July 22nd, 2019 –Mutual of Omaha’s Wild Kingdom

Mutual of Omaha’s Wild Kingdom — Written July 9th

Sometimes it feels like I should be asking Stan what to do.  Remember Stan? He was the one who was always elected to wade into the river and wrestle the giant Anaconda while Marlon Perkins narrated safely from the riverbank.  Or do something with a charging rhino from a jeep speeding over the savannah while dodging termite mounds. I don’t know what he was paid but I bet it wasn’t enough. Not nearly enough.

Our wild animal sightings have been numerous lately.  Bunny nests in the hay field, a painted turtle in the same field moved to the safety of the pond.  A doe and her fawn in another hay field. The fawn must have been only hours old because it was still pretty wobbly when it moved itself from the middle of the field to the wooded edge and a new hiding spot.

Our latest brush with nature happened closer to the house.  We found a dead chicken in the coop a few mornings ago. Tom said she’d been looking a bit peaked, we thought she’d either died and the other hens had pecked at her or they’d killed her.  Chickens will eat anything. Next morning there were two more dead so now we’re thinking raccoon. They too, will eat anything.

We disposed of the hapless victims, moved the survivors feeder to the front door of the coop the little red hens are living in so they’d get the idea they were going to change addresses.  Last night we integrated them, doing it at dusk lets them get used to each other while it’s too dark to fight. By this morning they’ll hopefully be reduced to a few minor squabbles over territory and not an all out war.  It will help that the big chickens moved to the little chickens’ coop and not the other way around.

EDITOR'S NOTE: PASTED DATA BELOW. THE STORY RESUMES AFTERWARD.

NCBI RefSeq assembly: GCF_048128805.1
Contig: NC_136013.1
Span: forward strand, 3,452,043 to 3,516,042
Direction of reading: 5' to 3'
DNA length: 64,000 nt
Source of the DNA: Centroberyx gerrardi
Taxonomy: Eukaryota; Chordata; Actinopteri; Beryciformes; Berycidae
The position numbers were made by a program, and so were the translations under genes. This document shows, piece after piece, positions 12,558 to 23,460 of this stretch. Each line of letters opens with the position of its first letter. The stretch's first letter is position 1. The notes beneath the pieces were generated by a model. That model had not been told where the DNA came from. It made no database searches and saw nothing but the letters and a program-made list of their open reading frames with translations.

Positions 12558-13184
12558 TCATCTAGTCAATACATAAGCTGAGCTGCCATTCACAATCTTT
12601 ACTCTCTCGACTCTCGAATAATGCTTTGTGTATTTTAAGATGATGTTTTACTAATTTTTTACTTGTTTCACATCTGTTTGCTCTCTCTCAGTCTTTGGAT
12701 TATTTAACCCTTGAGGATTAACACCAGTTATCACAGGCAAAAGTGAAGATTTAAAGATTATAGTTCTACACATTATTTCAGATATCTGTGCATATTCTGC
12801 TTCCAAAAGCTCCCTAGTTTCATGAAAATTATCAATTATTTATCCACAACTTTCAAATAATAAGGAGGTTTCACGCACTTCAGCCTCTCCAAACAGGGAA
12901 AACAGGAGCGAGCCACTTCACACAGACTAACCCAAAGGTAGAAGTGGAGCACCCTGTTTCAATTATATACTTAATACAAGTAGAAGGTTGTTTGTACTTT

There’s now a trap set in the old coop, baited with an empty peanut butter jar we’ve saved for just such an occasion.  Hopefully we can catch our chicken killer. I’m fine with the raccoons living here, they just can’t kill anything. This one forgot the rules.

But that’s not the end of the wildlife, after it was good and dark the coyotes started singing.  It always makes the hairs on the back of my neck stand up. One would sing, another would answer and a third join in.  I don’t know how far away they actually were but it sounds like they’re serenading us right below the window. Cerin did his job and started barking so they’d know his sheep were protected.  These coyotes we don’t try to trap or shoot, if you have coyotes that leave your sheep alone you leave them in place so sheep killing coyotes don’t fill the void you leave by taking the cooperative ones out.

And if that isn’t enough wildlife last night we were in the kitchen until after 10 making picnic food to take to the zoo today.  We haven’t been in a few years and I love Binder Park Zoo, they have an African Savannah to walk through after you take the train, passports not required.  You can feed the giraffes! A fiberglass dead zebra for the vultures to eat from, ostriches nesting below the overlook. The walk through Africa takes you into a village, a naturalist’s campsite complete with jeep, game wardens radio warning of poachers, a bird enclosure.  You can find a leopard’s kill catched in a tree, an egg laying snake guarding her nest, bones of an elephant. After all that our wildlife ours will seem pretty tame.

What wildlife have you spotted lately?  Candy

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